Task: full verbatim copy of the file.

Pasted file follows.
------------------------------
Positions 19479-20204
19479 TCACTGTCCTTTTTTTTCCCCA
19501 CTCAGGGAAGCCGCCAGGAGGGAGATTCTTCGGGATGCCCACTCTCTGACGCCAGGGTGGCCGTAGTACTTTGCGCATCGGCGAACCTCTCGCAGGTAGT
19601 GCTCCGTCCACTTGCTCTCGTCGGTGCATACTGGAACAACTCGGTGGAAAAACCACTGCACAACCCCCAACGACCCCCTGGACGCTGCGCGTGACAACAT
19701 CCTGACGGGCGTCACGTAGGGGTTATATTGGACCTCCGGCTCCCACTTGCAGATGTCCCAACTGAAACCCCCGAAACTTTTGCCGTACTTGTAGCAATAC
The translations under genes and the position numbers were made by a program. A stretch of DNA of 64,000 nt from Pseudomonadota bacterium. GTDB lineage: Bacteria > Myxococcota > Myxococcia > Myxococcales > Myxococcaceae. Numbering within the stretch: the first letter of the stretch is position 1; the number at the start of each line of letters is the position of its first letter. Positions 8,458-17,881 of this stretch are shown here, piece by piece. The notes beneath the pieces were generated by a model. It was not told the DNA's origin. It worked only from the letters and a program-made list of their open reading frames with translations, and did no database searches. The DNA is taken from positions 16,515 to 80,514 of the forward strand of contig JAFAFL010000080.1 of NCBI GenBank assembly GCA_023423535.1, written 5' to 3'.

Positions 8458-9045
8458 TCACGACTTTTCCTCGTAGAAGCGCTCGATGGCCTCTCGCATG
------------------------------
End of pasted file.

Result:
Positions 19479-20204
19479 TCACTGTCCTTTTTTTTCCCCA
19501 CTCAGGGAAGCCGCCAGGAGGGAGATTCTTCGGGATGCCCACTCTCTGACGCCAGGGTGGCCGTAGTACTTTGCGCATCGGCGAACCTCTCGCAGGTAGT
19601 GCTCCGTCCACTTGCTCTCGTCGGTGCATACTGGAACAACTCGGTGGAAAAACCACTGCACAACCCCCAACGACCCCCTGGACGCTGCGCGTGACAACAT
19701 CCTGACGGGCGTCACGTAGGGGTTATATTGGACCTCCGGCTCCCACTTGCAGATGTCCCAACTGAAACCCCCGAAACTTTTGCCGTACTTGTAGCAATAC
The translations under genes and the position numbers were made by a program. A stretch of DNA of 64,000 nt from Pseudomonadota bacterium. GTDB lineage: Bacteria > Myxococcota > Myxococcia > Myxococcales > Myxococcaceae. Numbering within the stretch: the first letter of the stretch is position 1; the number at the start of each line of letters is the position of its first letter. Positions 8,458-17,881 of this stretch are shown here, piece by piece. The notes beneath the pieces were generated by a model. It was not told the DNA's origin. It worked only from the letters and a program-made list of their open reading frames with translations, and did no database searches. The DNA is taken from positions 16,515 to 80,514 of the forward strand of contig JAFAFL010000080.1 of NCBI GenBank assembly GCA_023423535.1, written 5' to 3'.

Positions 8458-9045
8458 TCACGACTTTTCCTCGTAGAAGCGCTCGATGGCCTCTCGCATG